Syrian Gov’t Approves Access to Seven Besieged Areas

Syrian government has approved access to aid convoys to enter seven besieged towns in Damascus. REUTERS/Omar Sanadiki

By Stephanie Nebehay

GENEVA, Feb 16 – The Syrian government has approved access to seven besieged areas, including Mouadamiya al-Sham near Damascus and Deir al-Zor, and U.N. convoys are expected to set off in days, the U.N. Office for the Coordination of Humanitarian Affairs (OCHA) said on Tuesday.

“I understand that the Government of Syria has approved access to seven besieged areas,” OCHA spokeswoman Vanessa Huguenin told Reuters in response to a query.

“Humanitarian agencies and partners are preparing convoys for these areas, to depart as soon as possible in the coming days.”

The United Nations will test the commitment of Syria’s government to allow access for humanitarian aid on Wednesday, the UN Syria envoy said, indicating the world body is preparing to attempt to reach areas that have been cut off.

Staffan de Mistura met Foreign Minister Walid al-Moualem twice in Damascus on Tuesday at a time when government forces have been advancing rapidly with the aid of Russian air strikes, and just days before an internationally agreed pause in fighting is due to take effect.

In a statement issued after their second meeting, de Mistura said they had discussed the issue of humanitarian access to areas besieged by all sides in the five-year war. His comments implied that the world body had won governmental approval for U.N. convoys to deliver supplies to some areas, although he gave no specific details.

“The access to these areas is done by convoys, coordinated by the UN country team … It is clear it is the duty of the government of Syria to want to reach every Syrian person wherever they are and allow the UN to bring humanitarian aid, de Mistura said.

“Tomorrow we test this.”

A U.N. aid official, speaking on condition of anonymity, told Reuters: “We are getting some good and positive signs from the ground… Convoys would go to different locations.”

U.N.-backed peace talks are scheduled to resume in Geneva on Feb. 25, after de Mistura suspended a first round earlier this month.

Last Friday global powers meeting in Munich agreed to the pause in fighting in the hope that this could allow the talks to resume, but the deal does not take effect until the end of this week and was not signed by the Syrian warring parties.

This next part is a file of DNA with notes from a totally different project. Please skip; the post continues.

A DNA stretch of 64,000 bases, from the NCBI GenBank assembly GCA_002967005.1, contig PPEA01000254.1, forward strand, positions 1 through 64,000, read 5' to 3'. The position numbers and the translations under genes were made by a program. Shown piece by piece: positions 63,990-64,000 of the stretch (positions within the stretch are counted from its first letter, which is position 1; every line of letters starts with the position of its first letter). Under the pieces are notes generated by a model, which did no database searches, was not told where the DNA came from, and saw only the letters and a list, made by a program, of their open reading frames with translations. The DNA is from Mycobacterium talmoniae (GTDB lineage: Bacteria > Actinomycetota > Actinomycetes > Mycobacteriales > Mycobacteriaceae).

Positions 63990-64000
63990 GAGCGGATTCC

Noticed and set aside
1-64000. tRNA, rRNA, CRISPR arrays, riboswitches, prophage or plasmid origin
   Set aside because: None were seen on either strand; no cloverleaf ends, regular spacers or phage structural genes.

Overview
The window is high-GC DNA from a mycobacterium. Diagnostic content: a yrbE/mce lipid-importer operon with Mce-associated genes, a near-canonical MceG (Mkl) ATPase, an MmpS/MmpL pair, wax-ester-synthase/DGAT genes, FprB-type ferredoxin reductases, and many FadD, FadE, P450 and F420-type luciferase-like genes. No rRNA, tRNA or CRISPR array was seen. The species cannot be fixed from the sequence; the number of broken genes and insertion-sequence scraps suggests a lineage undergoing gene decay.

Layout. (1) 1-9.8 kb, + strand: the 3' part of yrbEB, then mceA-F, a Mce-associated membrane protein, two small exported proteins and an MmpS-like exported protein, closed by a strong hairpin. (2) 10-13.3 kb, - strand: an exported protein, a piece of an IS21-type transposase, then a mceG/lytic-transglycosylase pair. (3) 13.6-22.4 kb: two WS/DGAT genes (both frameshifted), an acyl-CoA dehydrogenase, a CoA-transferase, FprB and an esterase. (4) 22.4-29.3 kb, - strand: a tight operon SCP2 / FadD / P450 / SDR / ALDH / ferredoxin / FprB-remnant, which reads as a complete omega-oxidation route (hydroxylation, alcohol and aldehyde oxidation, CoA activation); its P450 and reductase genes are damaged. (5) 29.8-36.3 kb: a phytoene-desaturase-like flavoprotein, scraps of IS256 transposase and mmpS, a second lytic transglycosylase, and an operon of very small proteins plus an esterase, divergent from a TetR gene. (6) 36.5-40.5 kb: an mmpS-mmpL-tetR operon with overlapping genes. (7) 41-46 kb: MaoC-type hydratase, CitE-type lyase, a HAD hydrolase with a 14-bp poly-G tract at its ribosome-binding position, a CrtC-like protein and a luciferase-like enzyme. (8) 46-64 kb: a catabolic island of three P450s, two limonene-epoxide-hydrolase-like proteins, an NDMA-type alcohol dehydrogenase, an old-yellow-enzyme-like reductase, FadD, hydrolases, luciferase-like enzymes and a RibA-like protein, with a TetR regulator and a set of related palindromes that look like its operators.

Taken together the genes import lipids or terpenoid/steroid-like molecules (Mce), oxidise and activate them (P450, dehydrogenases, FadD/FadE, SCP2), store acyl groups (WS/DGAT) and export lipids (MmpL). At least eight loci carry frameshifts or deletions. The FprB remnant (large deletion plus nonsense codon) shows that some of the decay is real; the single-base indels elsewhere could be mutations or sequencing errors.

“We are witnessing a degradation on the ground that cannot wait,” U.N. spokesman Ahmad Fawzi told a news briefing in Geneva. “The reason (de Mistura) suspended (the talks) was, as you know, that cities were still being bombed, people were still being starved on the ground.”

The Syrian government is meanwhile advancing in the north of the country with Russian air support. Damascus says its main objectives are to recapture Aleppo – Syria’s biggest city before the war – and seal the Turkish border, lifeline of rebel-held territory for years.

Those would be the biggest victories for Damascus of the war so far, and would all but end rebel hopes of overthrowing President Bashar al-Assad, the goal they have pursued since 2011 with the support of the West, Arab states and Turkey.

Syria’s ambassador to the UN in Geneva, Hussam Aala, said in an interview in the daily Tribune de Geneve on Tuesday: “We have done all we could to facilitate the passage of aid convoys in January and February.”

“The advance of the Syrian army in this region has allowed us to break the siege imposed against two towns, Nubul and al-Zahra. It opened the way for the Syrian Arab Red Crescent to deliver aid to 70,000 residents. Our objective was to cut all the supply routes for arms and for men to the terrorist groups armed by Turkey.”

The United Nations has reported that hospitals have been struck in northern Syria in areas where Russian and Syrian warplanes are launching air strikes as part of their advance. On Monday, Turkey accused Russia of an “obvious war crime” after missile attacks in northern Syria killed nearly 50 people.

U.N. human rights spokesman Rupert Colville condemned the deadly air strikes on hospitals and schools in Idlib and Aleppo provinces, the latest in a series.

“If it’s deliberate, intentional targeting, then it may amount a war crime. But at this point, we’re not in a position to make that judgement. Ultimately that’s only a court that can make that judgment, and you need sufficient evidence,” he said.

“Clearly those two, both Russian and Syrian planes, are very active in this area. So obviously they should know who is responsible.”

International humanitarian law says hospitals and health care personnel must be protected, Colville said.

“It’s completely outrageous, all the norms and rules and standards on conduct of warfare have just been swept aside in Syria. Everything you can think of has been broken.”

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